It’s about You, me and all of us.
I think it’s fair to say that when we think about coming out, most of us would default to the idea that it’s about someone claiming their sexual orientation or identity. This is true, Coming Out is a rainbow term, with a rainbow history. But if we look deeper, it is an experience that can teach us a lot about what truth, trust and love are.
Coming out is about being human, and it is not an experience purely limited to those under the rainbow umbrella.
At its core, coming out is about making or taking a stand to live your truth. Coming out is a part of a process of understanding, accepting, and valuing who you are. It can be a gradual course or one that is very sudden. Sure, you could see someone or something that confirms and unboxes a hidden truth of your sexual orientation or identity, but you could have just found out you have a type of Hepatitis or HIV. Or you could have spent time in jail, or want to shift from one major political or religious position to another. In any case there’s a moment where you are confronted with a truth that you personally can’t deny, and there’ll come a time when you will want or need to tell others.
Coming out can be a very difficult process, because it is an offering of trust to those you choose to come out to. It is a declaration of honesty of who you are, and a quest to be a part of the community, whatever that may look like.
Yet our society strongly enforces dominant codes of behaviour and as such you may feel ashamed, isolated, and afraid.
Although coming out can be difficult, it can also be very liberating. When you own who you are, the truth is like a superpower, because it empowers you to grow and transform. It’s like a personal shield that stops people trying to control you, and it’s your very own people filter of who gets to be your friend.
That’s the point, coming out is self-acceptance – you approve of you. You may find a whole community of people like you and feel supported and inspired. Even if it’s scary to think about coming out to others, the reward is worth the challenge that coming out entails. Sadly, when we push down, hide, or reject parts of ourselves, that part of us WILL come out in other ways – usually it will be negative or unhealthy.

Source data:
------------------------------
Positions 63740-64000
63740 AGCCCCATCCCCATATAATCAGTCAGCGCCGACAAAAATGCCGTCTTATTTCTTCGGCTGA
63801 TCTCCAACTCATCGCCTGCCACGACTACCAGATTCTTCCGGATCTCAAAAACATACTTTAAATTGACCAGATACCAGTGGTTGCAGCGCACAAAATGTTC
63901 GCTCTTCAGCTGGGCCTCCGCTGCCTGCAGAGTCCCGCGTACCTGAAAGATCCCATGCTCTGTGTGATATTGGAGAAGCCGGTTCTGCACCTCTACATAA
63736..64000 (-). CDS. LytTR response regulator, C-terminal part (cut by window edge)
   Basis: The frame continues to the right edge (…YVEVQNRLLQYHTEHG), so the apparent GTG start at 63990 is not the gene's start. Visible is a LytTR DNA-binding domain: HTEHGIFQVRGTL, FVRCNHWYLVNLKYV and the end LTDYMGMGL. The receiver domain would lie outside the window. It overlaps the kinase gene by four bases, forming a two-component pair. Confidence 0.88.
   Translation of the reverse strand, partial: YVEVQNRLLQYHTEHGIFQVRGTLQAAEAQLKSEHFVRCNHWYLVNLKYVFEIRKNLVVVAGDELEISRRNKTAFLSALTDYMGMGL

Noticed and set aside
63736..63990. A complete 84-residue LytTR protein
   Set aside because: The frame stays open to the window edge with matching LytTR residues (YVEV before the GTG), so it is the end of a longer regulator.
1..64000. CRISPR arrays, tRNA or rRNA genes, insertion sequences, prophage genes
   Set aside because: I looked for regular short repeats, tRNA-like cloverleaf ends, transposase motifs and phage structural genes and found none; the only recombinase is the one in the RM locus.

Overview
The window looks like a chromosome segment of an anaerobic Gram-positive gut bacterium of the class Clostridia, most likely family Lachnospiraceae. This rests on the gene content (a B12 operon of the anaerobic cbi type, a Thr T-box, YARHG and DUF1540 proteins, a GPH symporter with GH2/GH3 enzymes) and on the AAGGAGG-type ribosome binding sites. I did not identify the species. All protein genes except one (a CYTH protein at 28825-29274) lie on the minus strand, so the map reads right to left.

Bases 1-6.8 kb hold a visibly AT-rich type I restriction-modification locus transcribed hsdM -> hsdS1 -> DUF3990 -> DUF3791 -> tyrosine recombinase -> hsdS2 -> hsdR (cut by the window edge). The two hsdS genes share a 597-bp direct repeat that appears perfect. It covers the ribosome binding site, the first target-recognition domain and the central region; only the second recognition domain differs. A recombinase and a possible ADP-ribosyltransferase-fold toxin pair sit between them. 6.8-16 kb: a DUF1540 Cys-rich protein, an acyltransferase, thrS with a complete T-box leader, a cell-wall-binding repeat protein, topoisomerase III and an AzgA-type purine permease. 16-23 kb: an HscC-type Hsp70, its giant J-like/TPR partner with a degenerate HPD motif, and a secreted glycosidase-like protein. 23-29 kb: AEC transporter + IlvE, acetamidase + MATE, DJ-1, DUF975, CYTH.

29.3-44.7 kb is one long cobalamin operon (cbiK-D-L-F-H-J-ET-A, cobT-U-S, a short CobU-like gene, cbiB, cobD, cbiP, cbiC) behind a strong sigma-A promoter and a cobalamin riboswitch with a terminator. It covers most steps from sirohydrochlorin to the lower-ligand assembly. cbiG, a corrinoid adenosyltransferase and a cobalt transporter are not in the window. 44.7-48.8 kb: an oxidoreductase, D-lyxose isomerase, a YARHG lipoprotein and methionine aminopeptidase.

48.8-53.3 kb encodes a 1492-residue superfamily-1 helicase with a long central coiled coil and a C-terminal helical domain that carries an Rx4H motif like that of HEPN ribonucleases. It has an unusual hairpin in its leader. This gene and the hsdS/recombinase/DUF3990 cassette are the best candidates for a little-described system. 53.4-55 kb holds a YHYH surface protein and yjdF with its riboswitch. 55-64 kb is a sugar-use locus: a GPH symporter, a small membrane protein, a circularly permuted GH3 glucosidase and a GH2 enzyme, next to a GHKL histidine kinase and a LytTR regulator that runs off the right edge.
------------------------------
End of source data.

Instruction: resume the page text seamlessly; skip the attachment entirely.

If only people understood what a truly beautiful thing it is for someone to come out to them. It fosters a sense of community and love, which often leads to people finding better, more informed care. The act alone can also actually relieve the pain that hiding in plain sight does to the mind, body and soul.
So, if you are thinking about coming out, there are some things you should consider.
- Coming out is a process. You may choose to tell your family or friends, sometimes right away, sometimes later, and there will be people you won’t tell at all. And that’s ok, it’s called a healthy boundary.
- Coming out isn’t a one-time thing. Many people assume that everyone they meet is “normal” (whatever the fuck that is). Coming out is a constant process. Every time you meet someone new, you get to decide if, when, and how to come out.
- Coming out can have benefits and risks. You may feel safer not coming out in certain situations. You don’t have to be out everywhere, all the time. You can decide what’s best for you.
No doubt about it, coming out is complex, often very difficult and different for everyone. But it can bring about a lot of positive change.
By choosing my truth, the sweet and brutal truth for who I am, I am living an empowered life I never dreamt possible for myself. Even when my heart has been broken, or a relationship with a family member is forever changed because I’ve come out, I’m still 100% happier than before I came out, because coming out is actually about coming in.